A very interesting analysis of the racial and ethnic minority MEPs in the new European Parliament is made by the European Network Against Racism (ENAR). ENAR analysed racial and ethnic representation following the results of the 2019 European Parliament elections.

This review encompasses (A) total racial, ethnic and religious minorities, or all of those racialised in their countries and (B) people of colour, all those racialised as ‘non-white’, with origins outside of Europe.

Reviewing results from the 28 EU Member States amounting to 751 MEPs, ENAR found that racial/ethnic minorities are hugely underrepresented according to the proportion of the population.

The analysis estimates that racial and ethnic minorities make up at least 10% of the European Union population, but make up: 5% (approximately 36 MEPs) of the total elected MEPs on the election lists – After Brexit, this figure will reduce to 4%.

People of colour specifically amounted to only 4% (approximately 30) of the total elected MEPs – After Brexit reducing to 3% (24).

According to estimations racial and ethnic minorities make up at least 10% of the European Union population. But it seems that racial and ethnic minorities are hugely underrepresented according to the proportion of the population.

Of the 36 elected ethnic minority MEPs 19 are men and 17 are women.

6 MEPs represent national minorities, e.g. Russians in Lithuania, Hungarians in Romania while 7 are people of African descent; there will be 6 women of African descent in the European Parliament, compared to just 1 in the last mandate.

6 MEPs are of north African descent and 6 of middle eastern descent.

All 6 MEPs of South Asian descent are from the UK and will leave with Brexit.

Left parties elected 17 MEPs from minority groups, liberal parties 8 while 11 are from conservative parties.

The UK elected 7 minority MEPs, France 6, Germany 5 and Sweden 4. Only 13 of the 28 EU Member States elected ethnic minority MEPs.

ENAR points out that there is an increasement in ethnic minority representation from the previous mandate. Although there is no figure for general ethnic minority representation in the last mandate, there were approximately 18 people of colour (non-white) in the last mandate. Now this figure has increased to 30. After Brexit, however, it will be 24.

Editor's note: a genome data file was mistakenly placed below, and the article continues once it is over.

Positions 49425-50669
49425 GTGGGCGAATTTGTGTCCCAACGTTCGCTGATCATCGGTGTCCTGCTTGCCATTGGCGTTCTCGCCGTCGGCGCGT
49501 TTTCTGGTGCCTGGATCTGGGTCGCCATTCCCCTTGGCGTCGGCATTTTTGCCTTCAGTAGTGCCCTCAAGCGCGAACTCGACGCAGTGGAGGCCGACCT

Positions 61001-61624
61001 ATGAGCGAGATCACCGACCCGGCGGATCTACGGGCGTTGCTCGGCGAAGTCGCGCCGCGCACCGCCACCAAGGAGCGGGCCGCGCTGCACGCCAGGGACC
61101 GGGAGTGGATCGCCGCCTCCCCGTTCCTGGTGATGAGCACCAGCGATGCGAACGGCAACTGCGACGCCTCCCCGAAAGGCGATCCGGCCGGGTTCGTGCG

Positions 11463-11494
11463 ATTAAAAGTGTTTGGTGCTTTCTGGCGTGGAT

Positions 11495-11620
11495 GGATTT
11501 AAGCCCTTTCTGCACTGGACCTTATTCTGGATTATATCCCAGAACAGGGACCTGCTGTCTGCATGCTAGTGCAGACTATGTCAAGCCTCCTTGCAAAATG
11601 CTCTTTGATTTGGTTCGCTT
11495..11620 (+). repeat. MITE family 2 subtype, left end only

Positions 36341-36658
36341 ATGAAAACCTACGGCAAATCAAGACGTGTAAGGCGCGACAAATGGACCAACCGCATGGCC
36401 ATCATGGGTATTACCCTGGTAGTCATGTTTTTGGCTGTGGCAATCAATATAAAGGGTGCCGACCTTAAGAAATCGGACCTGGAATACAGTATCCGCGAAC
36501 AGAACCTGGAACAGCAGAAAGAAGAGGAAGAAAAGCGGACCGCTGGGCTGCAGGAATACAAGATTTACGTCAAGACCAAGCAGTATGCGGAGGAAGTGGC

Ethnic minorities in general and people of colour in particular are widely underrepresented according to estimates of the proportion in the European population. This can be attributed to a number of factors, including structural racism and exclusion in society, direct discrimination in voting, a low proportion of ethnic minority candidates. In a previous analysis of candidates’ lists, ENAR found that it was clear that national parties failed to elevate minority candidates to the top of the lists, affecting electoral success particularly in countries which do not have preferential voting.

Brexit will have a huge impact – the departure of UK MEPs will greatly reduce representation of racial minorities in the European Parliament. Ideologically, UK MEPs also tend to bring a clear racial diversity angle, including the cross-party agreement on the need for representation and equality data collection.

Left-leaning parties are far more representative than right-wing parties. However, there is a number of people of colour and ethnic minorities elected from (far) rightwing parties. Therefore, according to ENAR on the question of ending racism, representation is not the end of the story.

We need to complement improved representation with a clear commitment to equality and anti-racist politics ENAR points out.

In conclusion there is a wider problem with representation in European policy making. According to ENAR alongside the European Parliament, there is a need for European institutions, such as the European Commission, to recognise and address the overwhelming lack of racial diversity. The European Commission has a staff of over 33,000 and has real power in European policy making, and yet publishes no data on racial/ethnic diversity, nor does it implement positive action to improve representation.

ENAR’s review was conducted through third-party identification and therefore does not purport to be 100% representative. There is no EU-wide system of diversity monitoring and therefore no consistent way to Across Europe, there is no consistent way to measure racial, ethnic or religious diversity. Political parties do not publish information on the racial diversity of their election lists. Race and ethnicity are social constructs, and systems of data collection should be based on self-identification.

  • greensteam

    How very interesting that the UK has such a relatively high % of ethnic minority MEPs and so how doubly-sad it is that Brexit will remove them. Brexit is such a disaster in every way one could possibly think of.

    • Lamia

      That’s one reading. Here’s an alternative:

      This illustrates that the rest of the EU is not nearly as cuddly and vibrant as its supporters like to claim.

      4 of the Brexit Party’s 29 MEPs (13%) are minority ethnic. That’s 2.6 times the EU average. If TBP are supposedly racists, fascists etcetera, what does that make most of the parties – including the supposed ‘centrist’ ones – in the EU parliament?

      And while we’re at it, how many of the 28 EU Commissioners are ethnic minority?

      I’ll save you the fruitless research. The answer is none. Zero.